You’re relaxing by the side of the pool, finally taking some time for yourself on the big summer holiday you’ve been looking forward to for months. You pick up your phone just to check everything is ticking over at work and you see an email from an important client. Bang goes that holiday feeling. Better respond now, while it’s on your mind. In fact, since you’re here, you may as well go through the other emails too. No time like the present and all that.
If this sounds familiar, then pull your attention away from those oh-so-important emails for a minute and ask yourself: do you suffer from workplace separation anxiety?
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While it’s a relatively new term, workplace separation anxiety describes a situation that many of us know only too well: a recent survey by IrishJobs.ie found that nearly 40pc of Irish workers don’t take their full allocation of annual leave, while a third of workers admitted to working while on annual leave.
“It’s on the rise for everybody, but there’s a couple of different driving forces here,” explains Jenni Wilson, Corporate Director of Nuffield Health. “Firstly you’ve got technology all around you, so you don’t have that clear delineation anymore between being at work in the working environment and being away from it at home.
“And let’s be honest, we’re experiencing economic instability and I think that drives companies to say ‘we need to get more done for less’, setting bigger workloads and tighter deadlines. And that creates fears about job security. People worry that if they don’t do it, they won’t be regarded well, they won’t get the promotion, they may not even have a job at the end of the day.”
Some employers may see all this as extra motivation for employees to work hard, but the science behind the topic is unequivocal: workplace separation anxiety is a health risk. In fact, just a few weeks ago, the World Health Organisation added work burnout to its International Classification of Diseases catalogue.
And it’s not helping companies either.
“You ask any of our top psychologists what’s more productive: working long and hard with no breaks or taking a break, mixing up your activity, going for a walk outside and being refreshed,” says Wilson. “They’ll all tell you that you’ll get more done and you’ll be more productive if you take more breaks and don’t work for 70-hour weeks tied to your desk. That is the fact of the matter.”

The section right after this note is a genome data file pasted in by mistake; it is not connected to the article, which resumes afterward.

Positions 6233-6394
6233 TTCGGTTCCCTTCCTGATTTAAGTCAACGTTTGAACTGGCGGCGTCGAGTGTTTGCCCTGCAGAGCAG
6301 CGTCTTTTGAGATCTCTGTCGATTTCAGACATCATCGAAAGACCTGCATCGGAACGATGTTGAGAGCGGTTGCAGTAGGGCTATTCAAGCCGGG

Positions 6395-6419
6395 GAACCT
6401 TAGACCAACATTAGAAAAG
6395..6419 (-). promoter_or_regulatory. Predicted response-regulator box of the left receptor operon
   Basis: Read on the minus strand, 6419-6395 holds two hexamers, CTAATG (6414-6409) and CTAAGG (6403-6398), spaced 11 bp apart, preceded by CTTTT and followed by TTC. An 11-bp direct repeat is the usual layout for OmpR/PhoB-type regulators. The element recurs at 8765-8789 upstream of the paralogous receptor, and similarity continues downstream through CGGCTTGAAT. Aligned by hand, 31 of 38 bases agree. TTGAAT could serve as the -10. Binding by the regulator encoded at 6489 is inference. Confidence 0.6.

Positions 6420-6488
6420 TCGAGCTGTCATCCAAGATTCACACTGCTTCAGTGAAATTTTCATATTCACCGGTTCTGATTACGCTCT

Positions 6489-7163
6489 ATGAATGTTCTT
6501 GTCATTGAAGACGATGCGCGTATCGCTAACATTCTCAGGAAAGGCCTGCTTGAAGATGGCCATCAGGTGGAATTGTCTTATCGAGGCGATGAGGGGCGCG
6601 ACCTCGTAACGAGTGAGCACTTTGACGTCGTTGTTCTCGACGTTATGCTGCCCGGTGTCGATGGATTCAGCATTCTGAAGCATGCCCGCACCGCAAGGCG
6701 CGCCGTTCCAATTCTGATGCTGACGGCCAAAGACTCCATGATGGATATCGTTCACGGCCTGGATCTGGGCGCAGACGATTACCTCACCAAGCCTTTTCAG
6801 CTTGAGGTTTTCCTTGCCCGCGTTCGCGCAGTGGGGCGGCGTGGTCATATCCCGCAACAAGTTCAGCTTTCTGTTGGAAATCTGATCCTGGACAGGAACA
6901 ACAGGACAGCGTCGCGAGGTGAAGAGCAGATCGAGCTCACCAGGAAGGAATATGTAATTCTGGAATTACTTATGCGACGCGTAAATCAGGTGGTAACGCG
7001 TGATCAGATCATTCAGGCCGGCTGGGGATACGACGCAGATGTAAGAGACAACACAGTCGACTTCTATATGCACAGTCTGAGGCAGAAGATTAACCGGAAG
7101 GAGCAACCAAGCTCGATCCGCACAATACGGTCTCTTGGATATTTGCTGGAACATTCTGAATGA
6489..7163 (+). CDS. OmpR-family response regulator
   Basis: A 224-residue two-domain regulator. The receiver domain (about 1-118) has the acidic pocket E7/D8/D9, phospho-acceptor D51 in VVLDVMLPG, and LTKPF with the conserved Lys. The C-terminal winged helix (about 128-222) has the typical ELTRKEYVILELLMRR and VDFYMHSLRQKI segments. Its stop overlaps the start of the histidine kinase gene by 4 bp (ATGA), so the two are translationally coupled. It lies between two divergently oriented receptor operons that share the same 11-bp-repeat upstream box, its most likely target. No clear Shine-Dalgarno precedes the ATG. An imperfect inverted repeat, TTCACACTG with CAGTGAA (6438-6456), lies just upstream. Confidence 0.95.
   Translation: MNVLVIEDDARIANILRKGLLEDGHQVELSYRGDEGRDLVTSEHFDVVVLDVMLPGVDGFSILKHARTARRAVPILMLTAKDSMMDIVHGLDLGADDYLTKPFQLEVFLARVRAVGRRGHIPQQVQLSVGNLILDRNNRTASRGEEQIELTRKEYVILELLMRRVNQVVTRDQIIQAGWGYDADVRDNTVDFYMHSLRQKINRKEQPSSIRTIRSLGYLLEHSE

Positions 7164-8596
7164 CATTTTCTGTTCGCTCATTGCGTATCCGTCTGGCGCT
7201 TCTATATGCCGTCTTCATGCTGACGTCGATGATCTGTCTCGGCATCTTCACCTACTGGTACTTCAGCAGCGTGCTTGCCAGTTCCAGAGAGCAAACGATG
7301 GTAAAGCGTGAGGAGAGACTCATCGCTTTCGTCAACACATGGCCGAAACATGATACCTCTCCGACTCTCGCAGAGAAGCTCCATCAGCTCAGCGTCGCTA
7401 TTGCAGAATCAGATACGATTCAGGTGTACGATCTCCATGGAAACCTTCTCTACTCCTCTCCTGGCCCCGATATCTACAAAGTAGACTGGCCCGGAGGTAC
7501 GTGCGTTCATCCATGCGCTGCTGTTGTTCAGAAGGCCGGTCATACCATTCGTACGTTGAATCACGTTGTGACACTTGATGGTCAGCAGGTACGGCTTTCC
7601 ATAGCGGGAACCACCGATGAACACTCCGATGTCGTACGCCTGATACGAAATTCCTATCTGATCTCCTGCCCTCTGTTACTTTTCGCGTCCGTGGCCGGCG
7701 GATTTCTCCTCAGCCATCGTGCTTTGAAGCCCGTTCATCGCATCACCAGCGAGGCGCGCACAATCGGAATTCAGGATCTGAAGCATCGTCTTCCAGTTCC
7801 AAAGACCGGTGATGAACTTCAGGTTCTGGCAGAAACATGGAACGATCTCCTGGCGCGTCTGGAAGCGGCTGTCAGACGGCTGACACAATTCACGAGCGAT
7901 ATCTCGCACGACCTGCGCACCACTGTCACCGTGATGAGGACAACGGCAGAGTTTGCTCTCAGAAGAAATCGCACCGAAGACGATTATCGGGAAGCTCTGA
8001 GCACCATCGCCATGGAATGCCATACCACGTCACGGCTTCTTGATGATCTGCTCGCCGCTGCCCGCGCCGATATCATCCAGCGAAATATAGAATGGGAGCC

Wilson says the trouble with workplace separation anxiety is it’s a top-down issue: it can only be addressed by a fundamental shift at management levels. And one of the great issues here is that people who suffer from workplace separation anxiety have convinced themselves there’s no problem with it.
So how do you recognise if you’ve got it? “If I was doing a check on myself, I’d ask: am I worrying about work all the time?” says Wilson. “When you’re away from work, you’re still thinking about work in the back of your mind; about what you should or could be doing to do with work.
“Do you take days off sick? I’ve actually seen somebody who said ‘I don’t want to be off sick because it won’t look good and it’ll put too much pressure on other people, so I’m going to struggle on through’.
“People who are determined to control everything and won’t delegate suffer workplace separation anxiety badly. The irony is that it’s lose-lose if you don’t delegate: the talented people are resentful that they don’t get a chance to shine, and the slackers will just coast by.”
If any of this is sounding familiar, Wilson advises that you should start by writing down exactly what time you enter and leave, how long you’re taking in breaks, and what work you’re doing in your own time.
The other key things to do are to take breaks, make sure you’re taking all your annual leave, and to “delineate some time where the work machines are turned off, and you don’t consult them. You need some clear headspace”.
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